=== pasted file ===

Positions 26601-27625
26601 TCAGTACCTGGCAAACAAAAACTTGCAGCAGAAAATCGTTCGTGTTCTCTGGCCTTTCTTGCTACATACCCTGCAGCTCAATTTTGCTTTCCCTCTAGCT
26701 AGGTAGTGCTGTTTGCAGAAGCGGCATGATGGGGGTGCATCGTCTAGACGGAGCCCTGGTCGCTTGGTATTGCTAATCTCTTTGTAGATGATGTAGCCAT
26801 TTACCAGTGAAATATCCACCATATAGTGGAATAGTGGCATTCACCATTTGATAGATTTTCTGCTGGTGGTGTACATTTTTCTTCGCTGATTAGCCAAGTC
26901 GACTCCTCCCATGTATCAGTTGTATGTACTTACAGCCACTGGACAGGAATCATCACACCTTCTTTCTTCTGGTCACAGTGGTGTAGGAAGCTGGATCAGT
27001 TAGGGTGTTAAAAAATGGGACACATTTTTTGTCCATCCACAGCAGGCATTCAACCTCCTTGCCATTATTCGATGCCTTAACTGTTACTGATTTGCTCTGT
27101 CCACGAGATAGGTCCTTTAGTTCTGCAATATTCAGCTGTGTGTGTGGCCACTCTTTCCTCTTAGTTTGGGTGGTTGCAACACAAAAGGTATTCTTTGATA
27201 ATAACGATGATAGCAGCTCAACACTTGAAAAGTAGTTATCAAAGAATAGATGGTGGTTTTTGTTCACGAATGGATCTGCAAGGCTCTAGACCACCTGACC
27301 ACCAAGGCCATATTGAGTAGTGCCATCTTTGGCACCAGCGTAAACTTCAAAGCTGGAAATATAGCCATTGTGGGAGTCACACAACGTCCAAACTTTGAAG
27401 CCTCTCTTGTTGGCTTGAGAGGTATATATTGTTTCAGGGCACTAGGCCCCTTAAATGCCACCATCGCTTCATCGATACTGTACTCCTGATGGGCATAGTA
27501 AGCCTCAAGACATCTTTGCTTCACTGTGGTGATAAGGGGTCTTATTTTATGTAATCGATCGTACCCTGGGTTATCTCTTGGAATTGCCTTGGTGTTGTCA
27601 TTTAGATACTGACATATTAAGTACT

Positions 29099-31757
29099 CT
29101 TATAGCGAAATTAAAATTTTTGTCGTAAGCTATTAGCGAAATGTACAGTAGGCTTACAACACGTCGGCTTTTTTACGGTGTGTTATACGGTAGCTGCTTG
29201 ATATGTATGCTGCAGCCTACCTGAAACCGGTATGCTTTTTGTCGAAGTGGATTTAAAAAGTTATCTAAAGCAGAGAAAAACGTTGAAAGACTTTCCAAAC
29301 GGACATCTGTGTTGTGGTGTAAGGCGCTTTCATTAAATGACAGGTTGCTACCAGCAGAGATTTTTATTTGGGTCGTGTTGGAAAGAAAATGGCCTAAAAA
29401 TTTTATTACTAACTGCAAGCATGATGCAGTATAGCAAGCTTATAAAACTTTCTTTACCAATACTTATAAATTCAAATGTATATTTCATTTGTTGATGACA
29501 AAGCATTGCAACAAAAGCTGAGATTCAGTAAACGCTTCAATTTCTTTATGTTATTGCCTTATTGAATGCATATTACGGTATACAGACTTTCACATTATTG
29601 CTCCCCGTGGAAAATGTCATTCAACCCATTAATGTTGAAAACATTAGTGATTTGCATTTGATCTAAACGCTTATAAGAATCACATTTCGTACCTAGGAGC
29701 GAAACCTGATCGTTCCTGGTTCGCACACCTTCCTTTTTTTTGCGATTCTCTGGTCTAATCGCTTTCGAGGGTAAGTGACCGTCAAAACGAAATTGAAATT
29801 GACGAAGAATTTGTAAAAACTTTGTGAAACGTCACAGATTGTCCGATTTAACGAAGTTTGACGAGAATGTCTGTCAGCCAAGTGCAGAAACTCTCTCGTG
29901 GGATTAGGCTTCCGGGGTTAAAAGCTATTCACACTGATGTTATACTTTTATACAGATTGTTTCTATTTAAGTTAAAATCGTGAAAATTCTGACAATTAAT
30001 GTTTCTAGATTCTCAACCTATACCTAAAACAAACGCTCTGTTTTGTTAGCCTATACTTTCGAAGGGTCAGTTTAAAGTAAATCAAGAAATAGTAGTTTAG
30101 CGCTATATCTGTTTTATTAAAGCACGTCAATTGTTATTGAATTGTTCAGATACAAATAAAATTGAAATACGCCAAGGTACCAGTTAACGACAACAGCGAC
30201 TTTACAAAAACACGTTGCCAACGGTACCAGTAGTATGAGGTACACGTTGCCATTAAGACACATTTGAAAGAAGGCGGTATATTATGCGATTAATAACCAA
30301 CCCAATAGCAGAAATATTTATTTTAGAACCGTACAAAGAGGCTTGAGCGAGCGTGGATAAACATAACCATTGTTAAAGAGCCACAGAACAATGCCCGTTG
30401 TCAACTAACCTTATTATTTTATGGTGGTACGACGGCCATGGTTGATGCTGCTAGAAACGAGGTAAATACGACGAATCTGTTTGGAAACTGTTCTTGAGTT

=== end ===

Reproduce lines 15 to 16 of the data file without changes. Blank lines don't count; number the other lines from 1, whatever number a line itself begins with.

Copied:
29101 TATAGCGAAATTAAAATTTTTGTCGTAAGCTATTAGCGAAATGTACAGTAGGCTTACAACACGTCGGCTTTTTTACGGTGTGTTATACGGTAGCTGCTTG
29201 ATATGTATGCTGCAGCCTACCTGAAACCGGTATGCTTTTTGTCGAAGTGGATTTAAAAAGTTATCTAAAGCAGAGAAAAACGTTGAAAGACTTTCCAAAC